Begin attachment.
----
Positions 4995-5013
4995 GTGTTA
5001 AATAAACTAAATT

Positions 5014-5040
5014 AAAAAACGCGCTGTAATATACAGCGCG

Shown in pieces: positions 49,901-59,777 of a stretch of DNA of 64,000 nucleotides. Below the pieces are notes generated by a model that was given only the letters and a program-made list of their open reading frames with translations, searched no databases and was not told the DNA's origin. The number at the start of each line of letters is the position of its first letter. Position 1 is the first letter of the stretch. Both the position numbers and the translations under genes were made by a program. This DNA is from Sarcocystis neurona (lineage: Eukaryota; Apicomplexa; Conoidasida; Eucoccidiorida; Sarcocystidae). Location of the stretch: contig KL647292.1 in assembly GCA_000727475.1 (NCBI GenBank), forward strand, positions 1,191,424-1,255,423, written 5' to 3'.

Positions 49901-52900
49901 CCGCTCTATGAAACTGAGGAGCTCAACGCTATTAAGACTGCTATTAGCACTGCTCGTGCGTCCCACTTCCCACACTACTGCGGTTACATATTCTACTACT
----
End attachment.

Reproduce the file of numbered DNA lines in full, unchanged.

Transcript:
Positions 4995-5013
4995 GTGTTA
5001 AATAAACTAAATT

Positions 5014-5040
5014 AAAAAACGCGCTGTAATATACAGCGCG

Shown in pieces: positions 49,901-59,777 of a stretch of DNA of 64,000 nucleotides. Below the pieces are notes generated by a model that was given only the letters and a program-made list of their open reading frames with translations, searched no databases and was not told the DNA's origin. The number at the start of each line of letters is the position of its first letter. Position 1 is the first letter of the stretch. Both the position numbers and the translations under genes were made by a program. This DNA is from Sarcocystis neurona (lineage: Eukaryota; Apicomplexa; Conoidasida; Eucoccidiorida; Sarcocystidae). Location of the stretch: contig KL647292.1 in assembly GCA_000727475.1 (NCBI GenBank), forward strand, positions 1,191,424-1,255,423, written 5' to 3'.

Positions 49901-52900
49901 CCGCTCTATGAAACTGAGGAGCTCAACGCTATTAAGACTGCTATTAGCACTGCTCGTGCGTCCCACTTCCCACACTACTGCGGTTACATATTCTACTACT